The first teaming of director Mann and star Jimmy Stewart was a landmark on numerous levels, reinvigorating Stewart’s slumping post-war screen career and launching him on a series of Westerns (including four more directed by Mann) and showcasing a flintier side to America’s favorite nice guy. (The star’s back-end deal for a share of the profits was also revolutionary and made him a very rich man.) Stewart’s determined lawman tracks down Stephen McNally’s down-n-dirty varmint with the titular rifle passing from hand to hand along their winding path. Dan Duryea is memorable as a smiling villain, Shelley Winters is charming and quirky as only she can be, and Rock Hudson (!) makes an early film appearance as Native American chief Young Bull. Oh, Hollywood.


The Man with the Golden Gun (1974) d. Hamilton, Guy (UK (1st viewing)

Much has been made of Roger Moore’s cruel streak displayed in his first two outings in the role (“He slapped Maud Adams? My pearls!”), but while it might seem out of character for the smug, eyebrow-twitching robo-charmer his Bond would eventually become, it seems perfectly in keeping with a secret-freaking-agent with a license-to-freaking-kill trying to get information. The franchise was not actively trying to be family-friendly at this point, keeping more in line with Fleming’s original intent, and for this viewer that was the better path to tread.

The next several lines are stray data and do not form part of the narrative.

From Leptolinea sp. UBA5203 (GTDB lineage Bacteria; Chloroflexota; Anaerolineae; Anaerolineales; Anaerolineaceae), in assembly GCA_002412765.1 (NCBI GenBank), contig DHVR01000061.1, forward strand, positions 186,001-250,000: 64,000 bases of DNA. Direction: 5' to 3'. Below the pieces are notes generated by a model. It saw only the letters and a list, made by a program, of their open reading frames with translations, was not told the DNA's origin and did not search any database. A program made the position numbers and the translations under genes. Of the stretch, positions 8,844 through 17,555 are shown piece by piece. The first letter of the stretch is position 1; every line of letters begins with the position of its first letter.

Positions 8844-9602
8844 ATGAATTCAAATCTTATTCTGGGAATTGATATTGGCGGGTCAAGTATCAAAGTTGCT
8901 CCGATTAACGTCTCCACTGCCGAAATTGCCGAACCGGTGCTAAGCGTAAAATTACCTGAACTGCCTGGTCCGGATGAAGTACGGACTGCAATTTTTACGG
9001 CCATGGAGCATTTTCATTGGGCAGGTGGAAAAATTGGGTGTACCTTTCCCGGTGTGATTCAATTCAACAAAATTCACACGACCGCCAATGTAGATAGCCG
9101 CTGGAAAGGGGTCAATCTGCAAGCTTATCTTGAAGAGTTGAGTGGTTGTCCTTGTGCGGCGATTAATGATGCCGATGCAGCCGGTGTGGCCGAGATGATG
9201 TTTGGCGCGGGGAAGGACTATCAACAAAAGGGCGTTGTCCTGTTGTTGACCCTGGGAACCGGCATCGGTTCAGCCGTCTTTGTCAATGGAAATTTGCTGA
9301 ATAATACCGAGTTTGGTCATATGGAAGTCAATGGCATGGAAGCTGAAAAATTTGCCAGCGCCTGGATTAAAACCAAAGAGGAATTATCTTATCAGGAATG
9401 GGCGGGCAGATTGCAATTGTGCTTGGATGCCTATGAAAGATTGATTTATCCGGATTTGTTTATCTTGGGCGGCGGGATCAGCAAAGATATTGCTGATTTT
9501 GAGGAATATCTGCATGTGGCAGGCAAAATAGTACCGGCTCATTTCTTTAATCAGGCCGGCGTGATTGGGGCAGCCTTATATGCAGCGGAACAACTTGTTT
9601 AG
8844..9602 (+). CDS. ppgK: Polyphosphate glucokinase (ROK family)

That said, the producers couldn’t resist bringing back Live and Let Die’s racist Southern sheriff J.W. Pepper (Clifton James) for a wildly gratuitous comic-relief guest spot. (Seriously, can you even imagine the conversation around the Pepper dining table where the idea of vacationing in Thailand got floated? Me either.) They also decide to submarine the wow factor of one of the franchise’s most impressive physical stunts – the 360-degree corkscrew bridge jump – with a slide whistle sound effect. And then you’ve got poor Britt Ekland as the world’s worst British secret service agent Mary Goodnight, who spends the entire film being locked in closets and car trunks and bumping her bum up against laser cannon ignition switches while wearing as little as possible.

As three-nippled assassin Francisco Scaramanga, Christopher Lee switches off the dark menace he had made his stock in trade, rendering possibly the most pleasant incarnation of a Bond villain to that point. I mean, yes, he’ll gun you down in his funhouse maze, but only after a gourmet meal and scintillating dinner conversation. And I suppose some mention should be made of Herve Villachaize’s general dogsbody Nick Nack, but outside of his inherent diminutive stature and distinctive vocal delivery, he doesn’t really do anything memorable.